FERC Chief: King of the Land of Rainbow Stew

Everyone in the Obama Administration seems to be infected with the same disease: If we repeat this bulls*** long enough and loud enough, it just might come true! And never let facts get in the way of a really cool story!

The most recent example is Jon Wellinghoff, the new Chairman of the Federal Energy Regulatory Commission, which has jurisdiction over utilities and pipelines. They determine when new power plants get built and how much they can charge for their power.

April 22 (Bloomberg) — The U.S. may never need to build new nuclear or coal-fired power plants because renewable energy and improved efficiency can meet future power demand, the head of the Federal Energy Regulatory Commission said.

“They’re too expensive,” Jon Wellinghoff told reporters today at a press conference in Washington hosted by the U.S. Energy Association. “The last price I saw for a nuke was north of $7,000 a kilowatt. That’s more expensive than a solar system.” [Presumably, he is referring to solar power-generating systems, and not to the Solar System. – ed.]…

Southern Co. [who, by the way, has an indentured servant in Barack Obama] and Dominion Resources Inc. are among companies that have submitted applications to U.S. nuclear regulators seeking permission to build as many as 26 new reactors. There are also plans for as many as 87 new coal-fired plants, according to a report this month by the U.S. Energy Department. …

“There’s 500 to 700 gigawatts of developable wind throughout the Midwest,” he said, and “enough solar in the southwest, as we all know, to power the entire country. It’s a matter of being able to move it to loads.”

Demand reductions and electricity storage could offset the intermittent nature of wind and solar, he said. The U.S. currently has generating capacity of about 800 gigawatts, Wellinghoff said.

There is also “at least 100 gigawatts” of hydropower, not including offshore projects that use wave and tides to generate electricity, said Wellinghoff.

Ba. Lo. Ney. Where are the studies that show that any of these new technologies are feasible? How long will it take to do the studies, to develop the technology, to gear up the production lines? And at what cost to the consumer?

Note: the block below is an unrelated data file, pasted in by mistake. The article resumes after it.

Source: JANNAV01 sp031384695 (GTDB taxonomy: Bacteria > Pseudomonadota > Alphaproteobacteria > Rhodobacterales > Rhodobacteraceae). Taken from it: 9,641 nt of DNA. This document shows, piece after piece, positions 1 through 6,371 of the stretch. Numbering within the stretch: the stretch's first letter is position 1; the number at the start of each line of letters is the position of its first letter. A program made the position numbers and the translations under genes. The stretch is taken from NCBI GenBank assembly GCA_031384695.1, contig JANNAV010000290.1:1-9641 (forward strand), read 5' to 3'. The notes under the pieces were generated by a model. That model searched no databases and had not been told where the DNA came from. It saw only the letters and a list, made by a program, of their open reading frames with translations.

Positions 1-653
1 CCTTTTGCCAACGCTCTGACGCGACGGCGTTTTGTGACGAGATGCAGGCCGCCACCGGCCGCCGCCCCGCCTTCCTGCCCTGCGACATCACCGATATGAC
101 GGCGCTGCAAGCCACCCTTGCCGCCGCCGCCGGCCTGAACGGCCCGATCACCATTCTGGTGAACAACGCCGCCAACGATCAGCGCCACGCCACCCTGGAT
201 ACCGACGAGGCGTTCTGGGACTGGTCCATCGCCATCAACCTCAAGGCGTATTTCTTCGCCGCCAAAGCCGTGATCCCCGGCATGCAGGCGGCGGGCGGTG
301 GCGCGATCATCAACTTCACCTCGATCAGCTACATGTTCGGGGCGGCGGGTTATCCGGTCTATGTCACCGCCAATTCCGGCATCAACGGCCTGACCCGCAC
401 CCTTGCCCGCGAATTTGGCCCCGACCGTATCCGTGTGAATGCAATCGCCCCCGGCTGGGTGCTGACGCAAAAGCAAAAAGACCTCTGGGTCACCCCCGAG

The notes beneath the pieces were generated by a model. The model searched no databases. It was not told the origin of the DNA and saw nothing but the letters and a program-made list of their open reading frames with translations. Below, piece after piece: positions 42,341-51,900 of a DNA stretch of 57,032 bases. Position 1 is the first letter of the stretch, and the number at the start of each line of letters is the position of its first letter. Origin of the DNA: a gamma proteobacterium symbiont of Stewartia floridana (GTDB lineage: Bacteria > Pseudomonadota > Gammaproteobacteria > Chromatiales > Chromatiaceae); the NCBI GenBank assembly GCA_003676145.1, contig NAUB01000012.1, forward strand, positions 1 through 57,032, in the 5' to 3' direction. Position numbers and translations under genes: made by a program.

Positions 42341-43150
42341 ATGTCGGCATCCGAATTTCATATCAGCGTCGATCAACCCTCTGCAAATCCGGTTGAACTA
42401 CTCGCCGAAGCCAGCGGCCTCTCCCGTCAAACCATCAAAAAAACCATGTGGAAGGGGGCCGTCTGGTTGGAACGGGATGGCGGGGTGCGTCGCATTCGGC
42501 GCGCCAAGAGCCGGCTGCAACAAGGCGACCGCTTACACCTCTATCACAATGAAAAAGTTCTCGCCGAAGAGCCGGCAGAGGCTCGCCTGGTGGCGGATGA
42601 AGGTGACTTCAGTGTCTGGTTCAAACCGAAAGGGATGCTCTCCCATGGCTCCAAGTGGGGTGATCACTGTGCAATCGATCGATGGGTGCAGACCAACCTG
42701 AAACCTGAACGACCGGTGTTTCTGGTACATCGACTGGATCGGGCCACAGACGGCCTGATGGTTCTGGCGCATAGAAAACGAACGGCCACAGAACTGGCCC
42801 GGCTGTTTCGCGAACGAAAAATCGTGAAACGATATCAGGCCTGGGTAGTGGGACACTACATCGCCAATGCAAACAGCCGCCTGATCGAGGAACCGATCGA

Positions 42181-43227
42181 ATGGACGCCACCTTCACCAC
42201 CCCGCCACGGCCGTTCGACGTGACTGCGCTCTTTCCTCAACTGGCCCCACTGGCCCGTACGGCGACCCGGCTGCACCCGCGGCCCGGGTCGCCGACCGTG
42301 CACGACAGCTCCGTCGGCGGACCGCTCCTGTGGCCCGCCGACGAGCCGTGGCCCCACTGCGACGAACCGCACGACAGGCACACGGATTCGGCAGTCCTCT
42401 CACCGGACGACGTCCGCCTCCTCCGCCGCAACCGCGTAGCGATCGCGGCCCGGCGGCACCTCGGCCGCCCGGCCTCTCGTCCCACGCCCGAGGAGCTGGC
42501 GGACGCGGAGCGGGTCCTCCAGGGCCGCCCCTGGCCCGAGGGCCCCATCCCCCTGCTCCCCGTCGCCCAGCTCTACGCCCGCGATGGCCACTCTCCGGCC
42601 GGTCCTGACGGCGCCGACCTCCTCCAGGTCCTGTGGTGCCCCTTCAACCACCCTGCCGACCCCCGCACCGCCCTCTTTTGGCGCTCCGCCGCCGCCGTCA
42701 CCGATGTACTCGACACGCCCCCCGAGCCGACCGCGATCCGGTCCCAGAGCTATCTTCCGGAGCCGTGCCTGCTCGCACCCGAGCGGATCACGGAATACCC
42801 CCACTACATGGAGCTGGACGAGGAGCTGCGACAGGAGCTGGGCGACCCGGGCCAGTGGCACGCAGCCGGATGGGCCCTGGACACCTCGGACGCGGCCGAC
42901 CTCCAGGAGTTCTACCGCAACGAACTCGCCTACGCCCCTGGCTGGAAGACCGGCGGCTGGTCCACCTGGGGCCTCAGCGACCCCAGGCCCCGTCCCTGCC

And “enough solar in the southwest…”? “As we all know”? Please.

Not to be repetitive, but this visual will give you an idea of the role of wind and power in the 2007 energy consumption picture. I maintain that wind and solar will not be able to keep pace with population growth, much less displace fossil fuels. (Don’t be misled by the graphic – solar and wind make up 1% and 5%, respectively, of renewables.)

And then there’s this article from the Institute for Energy Research:

The Siren Song of Wind and Solar Energy

Despite advocates’ claims to the contrary, wind and solar continue to be the most expensive sources of electricity. The New York Times recently reported that “wind power is currently more than 50 percent more expensive than power generated from a traditional coal plant.” Energy Secretary Stephen Chu told the New York Times that solar technology would have to get five times better to be competitive in today’s energy market. In spite of these reports and admissions, the public relations campaign for wind and solar powered electricity marches on.

For decades, representatives and advocates of wind and solar have claimed that their technology was near a competitive tipping point—but just needed a bit more subsidies, set-asides, and government aid to succeed. But even after 30 years of massive subsidies, wind and solar continue to be more expensive and contribute only a small amount of electricity. In 2008, wind produced 1.3% of the electrical generation in America and solar produced a meager 0.02%.

The article goes on to document the predictions of a rosy future for wind and solar, going back to the 1970’s. What makes anyone think this time is different? The one element that has changed is that the present Administration may have the political power to make it happen by coercion.